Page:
Richard Backham’s contribution focuses on the biblical text. He decries Christian thinkers of the past who viewed the call in Genesis to “have dominion” over creation as a mandate to exploit the earth for human ends. He also criticizes the “creation care as stewardship” emphasis currently in vogue, because it sees humans as managers over the rest of the world. For Bauckham, humans share community with the rest of creation. “To see ourselves within the community of creation is to become aware of our own creaturehood and of all we share with the other creatures of God on this planet.” (p. 21). Our distinctive role is within creation, not above it.
A key to Bauckham’s thought is his reading of Genesis 1:26, particularly “and let them have dominion.” Bauckham sees the “and” as largely disjunctive in opposition to the NIV reading, “Let us make mankind in our image, in our likeness, so that they may rule…” Rather, for Bauckham, creation in God’s image and the call for dominion are not connected. They are two separate realities. In support, he cites Genesis 5:1-3 where the image terminology is repeated without mention of the dominion theme.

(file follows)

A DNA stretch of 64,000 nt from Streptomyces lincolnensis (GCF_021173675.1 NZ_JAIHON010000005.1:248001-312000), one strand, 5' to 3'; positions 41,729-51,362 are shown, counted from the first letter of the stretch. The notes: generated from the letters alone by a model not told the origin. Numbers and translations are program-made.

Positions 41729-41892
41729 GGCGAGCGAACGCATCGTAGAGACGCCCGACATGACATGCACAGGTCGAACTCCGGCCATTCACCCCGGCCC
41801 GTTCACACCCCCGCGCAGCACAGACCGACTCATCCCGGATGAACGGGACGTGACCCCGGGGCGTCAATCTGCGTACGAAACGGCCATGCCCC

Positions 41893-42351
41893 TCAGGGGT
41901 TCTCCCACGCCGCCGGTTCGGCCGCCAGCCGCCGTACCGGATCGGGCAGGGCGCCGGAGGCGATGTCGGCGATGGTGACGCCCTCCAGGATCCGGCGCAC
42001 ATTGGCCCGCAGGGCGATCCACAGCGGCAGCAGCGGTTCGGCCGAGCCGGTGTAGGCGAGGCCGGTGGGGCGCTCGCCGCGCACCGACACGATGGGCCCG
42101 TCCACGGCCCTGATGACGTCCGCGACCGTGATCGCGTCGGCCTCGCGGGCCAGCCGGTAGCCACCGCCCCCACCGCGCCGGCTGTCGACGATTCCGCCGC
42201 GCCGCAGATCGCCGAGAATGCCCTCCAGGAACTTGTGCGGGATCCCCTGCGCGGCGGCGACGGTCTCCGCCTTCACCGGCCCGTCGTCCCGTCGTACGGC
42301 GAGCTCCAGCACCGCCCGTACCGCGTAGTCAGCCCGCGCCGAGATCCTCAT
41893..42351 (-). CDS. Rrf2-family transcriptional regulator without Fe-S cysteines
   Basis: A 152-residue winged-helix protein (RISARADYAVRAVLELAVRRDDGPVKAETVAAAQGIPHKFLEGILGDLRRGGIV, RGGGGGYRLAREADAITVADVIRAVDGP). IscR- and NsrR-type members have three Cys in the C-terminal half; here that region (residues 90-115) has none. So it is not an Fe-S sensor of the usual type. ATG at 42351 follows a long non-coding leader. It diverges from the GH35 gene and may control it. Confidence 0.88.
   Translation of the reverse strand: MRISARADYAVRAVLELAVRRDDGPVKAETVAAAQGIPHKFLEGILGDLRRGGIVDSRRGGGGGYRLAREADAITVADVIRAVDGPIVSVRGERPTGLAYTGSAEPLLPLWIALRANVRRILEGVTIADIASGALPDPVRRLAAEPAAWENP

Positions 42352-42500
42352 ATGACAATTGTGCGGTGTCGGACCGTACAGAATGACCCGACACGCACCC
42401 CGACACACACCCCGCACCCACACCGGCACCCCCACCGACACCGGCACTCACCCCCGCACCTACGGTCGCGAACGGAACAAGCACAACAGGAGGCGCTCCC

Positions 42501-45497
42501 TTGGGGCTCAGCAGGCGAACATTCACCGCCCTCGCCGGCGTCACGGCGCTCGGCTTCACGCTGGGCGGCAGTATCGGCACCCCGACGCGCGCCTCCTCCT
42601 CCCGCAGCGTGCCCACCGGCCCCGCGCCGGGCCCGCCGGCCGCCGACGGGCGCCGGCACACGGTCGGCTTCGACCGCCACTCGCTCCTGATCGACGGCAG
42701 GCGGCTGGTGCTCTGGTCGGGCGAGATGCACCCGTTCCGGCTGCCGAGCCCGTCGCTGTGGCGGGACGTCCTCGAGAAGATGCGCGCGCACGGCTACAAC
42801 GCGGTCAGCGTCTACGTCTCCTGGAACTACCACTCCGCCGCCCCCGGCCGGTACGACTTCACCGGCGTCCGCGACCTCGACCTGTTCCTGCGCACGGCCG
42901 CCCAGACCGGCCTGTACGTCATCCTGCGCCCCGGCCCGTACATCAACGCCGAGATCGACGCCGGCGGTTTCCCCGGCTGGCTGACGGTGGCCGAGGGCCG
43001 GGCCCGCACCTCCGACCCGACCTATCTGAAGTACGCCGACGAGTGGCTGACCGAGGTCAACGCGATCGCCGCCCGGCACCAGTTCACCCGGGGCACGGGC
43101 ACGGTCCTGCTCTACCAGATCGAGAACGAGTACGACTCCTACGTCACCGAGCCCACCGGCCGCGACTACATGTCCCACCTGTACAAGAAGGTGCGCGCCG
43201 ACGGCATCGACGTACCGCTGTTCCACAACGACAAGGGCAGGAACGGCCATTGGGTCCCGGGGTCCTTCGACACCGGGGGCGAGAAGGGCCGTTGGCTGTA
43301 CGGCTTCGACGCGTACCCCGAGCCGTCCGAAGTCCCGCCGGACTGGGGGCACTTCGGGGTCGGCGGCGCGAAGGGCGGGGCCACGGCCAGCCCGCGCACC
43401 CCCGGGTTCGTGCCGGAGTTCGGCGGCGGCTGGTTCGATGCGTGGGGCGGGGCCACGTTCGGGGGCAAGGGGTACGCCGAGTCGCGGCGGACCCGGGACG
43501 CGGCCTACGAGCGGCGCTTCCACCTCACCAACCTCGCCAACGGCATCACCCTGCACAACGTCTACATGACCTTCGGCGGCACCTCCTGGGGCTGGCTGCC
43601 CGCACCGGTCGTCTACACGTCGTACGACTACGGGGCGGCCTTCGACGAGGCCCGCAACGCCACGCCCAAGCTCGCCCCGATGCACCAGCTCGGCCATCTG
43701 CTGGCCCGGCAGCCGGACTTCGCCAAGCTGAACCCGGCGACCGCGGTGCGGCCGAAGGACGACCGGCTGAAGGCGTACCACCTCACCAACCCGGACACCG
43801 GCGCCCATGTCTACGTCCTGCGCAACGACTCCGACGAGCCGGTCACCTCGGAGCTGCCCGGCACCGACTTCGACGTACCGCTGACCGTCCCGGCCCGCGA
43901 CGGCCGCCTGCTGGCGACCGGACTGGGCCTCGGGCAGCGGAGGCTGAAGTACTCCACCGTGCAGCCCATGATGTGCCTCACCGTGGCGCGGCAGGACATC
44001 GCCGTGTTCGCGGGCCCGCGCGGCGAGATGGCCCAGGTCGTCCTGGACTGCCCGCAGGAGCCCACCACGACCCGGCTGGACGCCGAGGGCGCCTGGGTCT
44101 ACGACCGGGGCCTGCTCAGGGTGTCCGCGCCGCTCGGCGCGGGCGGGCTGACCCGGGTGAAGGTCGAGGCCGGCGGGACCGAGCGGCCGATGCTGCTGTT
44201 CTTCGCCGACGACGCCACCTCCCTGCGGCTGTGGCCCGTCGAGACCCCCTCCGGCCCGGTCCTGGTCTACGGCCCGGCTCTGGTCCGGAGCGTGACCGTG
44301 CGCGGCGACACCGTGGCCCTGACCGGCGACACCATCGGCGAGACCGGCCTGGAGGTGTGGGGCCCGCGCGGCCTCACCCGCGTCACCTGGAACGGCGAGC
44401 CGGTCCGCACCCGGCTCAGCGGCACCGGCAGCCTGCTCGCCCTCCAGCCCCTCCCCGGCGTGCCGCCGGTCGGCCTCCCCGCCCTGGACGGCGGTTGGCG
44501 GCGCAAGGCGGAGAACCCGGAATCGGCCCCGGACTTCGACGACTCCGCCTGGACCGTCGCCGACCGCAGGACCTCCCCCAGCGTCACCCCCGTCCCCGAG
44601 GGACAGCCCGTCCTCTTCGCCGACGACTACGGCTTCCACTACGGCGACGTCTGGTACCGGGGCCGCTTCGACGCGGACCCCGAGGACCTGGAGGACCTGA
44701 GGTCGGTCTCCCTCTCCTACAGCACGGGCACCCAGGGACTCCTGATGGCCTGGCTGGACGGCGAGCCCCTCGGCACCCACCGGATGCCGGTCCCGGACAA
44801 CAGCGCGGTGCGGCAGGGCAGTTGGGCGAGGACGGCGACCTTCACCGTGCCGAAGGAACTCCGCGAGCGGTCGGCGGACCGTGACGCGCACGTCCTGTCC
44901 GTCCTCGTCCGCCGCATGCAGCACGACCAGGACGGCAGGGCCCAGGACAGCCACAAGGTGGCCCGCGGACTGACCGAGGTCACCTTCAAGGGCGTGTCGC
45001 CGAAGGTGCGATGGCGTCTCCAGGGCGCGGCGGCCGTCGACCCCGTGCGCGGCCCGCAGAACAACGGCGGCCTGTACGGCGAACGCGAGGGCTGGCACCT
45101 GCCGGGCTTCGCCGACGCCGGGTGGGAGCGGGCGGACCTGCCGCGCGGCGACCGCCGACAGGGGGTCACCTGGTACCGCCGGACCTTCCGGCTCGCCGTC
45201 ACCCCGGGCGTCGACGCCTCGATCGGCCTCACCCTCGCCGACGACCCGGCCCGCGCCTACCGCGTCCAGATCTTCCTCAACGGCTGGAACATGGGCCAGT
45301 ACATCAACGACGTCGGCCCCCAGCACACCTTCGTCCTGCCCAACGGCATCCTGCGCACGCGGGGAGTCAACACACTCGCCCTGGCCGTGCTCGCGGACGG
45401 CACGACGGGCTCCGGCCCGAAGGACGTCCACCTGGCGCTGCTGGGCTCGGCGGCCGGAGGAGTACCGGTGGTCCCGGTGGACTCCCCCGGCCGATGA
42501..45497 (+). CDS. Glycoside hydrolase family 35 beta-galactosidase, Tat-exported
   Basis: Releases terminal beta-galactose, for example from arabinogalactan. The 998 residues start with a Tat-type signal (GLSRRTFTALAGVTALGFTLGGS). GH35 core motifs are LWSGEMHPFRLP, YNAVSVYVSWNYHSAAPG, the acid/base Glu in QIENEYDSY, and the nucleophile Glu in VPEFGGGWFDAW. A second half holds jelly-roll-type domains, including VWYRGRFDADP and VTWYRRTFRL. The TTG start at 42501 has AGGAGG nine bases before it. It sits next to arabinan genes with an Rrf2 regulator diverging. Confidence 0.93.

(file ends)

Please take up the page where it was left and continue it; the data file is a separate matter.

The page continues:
The view of humans as “God’s viceregents with plenary powers” (p. 42) came out of the Renaissance and is not inherent in the biblical text. To define dominion, Bauckham argues: “It is a role of collaboration with God, not taking his place, and it is a role of collaboration also with the other creatures, who have their own relationships with their Creator, different from ours but appropriate in each case to them.” (p. 42)
The respondents to Bauckham’s chapter show appreciation of his exegesis but challenge his view of dominion and his argument that all of creation has intrinsic worth.
Cynthia Moe-Lobeda’s chapter stresses environmental activism as the Christian mandate. Creation itself is “love incarnate,” which leads to the question, “Will incarnate love as known in and given by God enable the world’s high-consuming minority to choose life abundant for all in the face of climate disaster?” (p. 76). We must move from moral inertia to moral agency. Our current inertia comes from three sources. First, we have a lack of discernment of God’s “love at play in the world.” (p. 77) Second, neighborly love is corporate, not individual. Third, we lack recognition of collective moral culpability.